- Heat is the battery’s biggest enemy. The battery temperature should not increase above 40°C while charging. If it does go above 40°C using the original charger, make sure it does not go above 45°C. If it does, turn off the Radios (Wifi, Bluetooth, etc) or turn off your smartphone.
- Use the original charger that came with the smartphone or a charger that uses the same technology. For example, the OnePlus and Oppo charger uses the same technology although they do use different names. Also, the Power Delivery supported devices would work fine with any PD certified charger. But if you don’t have any option and you need to charge your phone with other chargers, choose the charger with the lowest amount of power like 5W or 10W and avoid using higher power chargers that are based on other technologies.
- Do not use your smartphone while charging. If you must, try to use only light applications and avoid high power draining applications such as audio call, video call, gaming, benchmarks, camera, and restarting the smartphone.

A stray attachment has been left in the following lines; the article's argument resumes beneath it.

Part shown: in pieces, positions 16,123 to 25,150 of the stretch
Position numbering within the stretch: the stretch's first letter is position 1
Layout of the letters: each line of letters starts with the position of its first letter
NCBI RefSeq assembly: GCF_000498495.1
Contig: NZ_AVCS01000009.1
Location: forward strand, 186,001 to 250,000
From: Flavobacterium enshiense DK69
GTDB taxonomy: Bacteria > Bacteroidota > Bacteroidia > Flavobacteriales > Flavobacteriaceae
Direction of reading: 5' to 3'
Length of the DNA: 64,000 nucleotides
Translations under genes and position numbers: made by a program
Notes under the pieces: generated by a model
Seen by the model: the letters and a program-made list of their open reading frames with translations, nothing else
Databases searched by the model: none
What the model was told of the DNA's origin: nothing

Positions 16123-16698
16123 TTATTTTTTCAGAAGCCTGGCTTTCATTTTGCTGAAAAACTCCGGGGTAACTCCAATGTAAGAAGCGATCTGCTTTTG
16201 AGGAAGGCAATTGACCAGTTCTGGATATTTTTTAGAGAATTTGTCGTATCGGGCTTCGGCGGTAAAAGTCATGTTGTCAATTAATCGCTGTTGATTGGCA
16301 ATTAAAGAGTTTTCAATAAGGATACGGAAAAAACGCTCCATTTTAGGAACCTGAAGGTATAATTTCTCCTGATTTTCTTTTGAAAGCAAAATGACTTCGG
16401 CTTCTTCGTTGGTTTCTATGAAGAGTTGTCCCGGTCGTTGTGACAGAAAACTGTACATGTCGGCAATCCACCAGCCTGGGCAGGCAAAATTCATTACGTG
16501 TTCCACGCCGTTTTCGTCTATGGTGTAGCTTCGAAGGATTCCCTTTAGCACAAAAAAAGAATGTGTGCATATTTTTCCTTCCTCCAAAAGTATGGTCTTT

- If the battery is not in use, charge it at least once every 6 weeks.
Li-Ion Vs Li-Po (In Practical):
|For Small Size Smartphones|
|iPhone SE, iPhone 11 Pro, Samsung S10e, Google Pixel, etc||Li-ion||Li-ion packs more energy density (Wh/m³) which is necessary for long lasting battery.|
|For Mid Size Smartphones|
|Samsung A50, Mi A3, Pixel 4XL, iPhone 11 Pro Max, LG G8.||Both would work depending on the smartphone||Pixel 4XL needs Li-Po for heavy image processing which draws a lot of current, A50 would be fine with either.|
|For Huge Phones|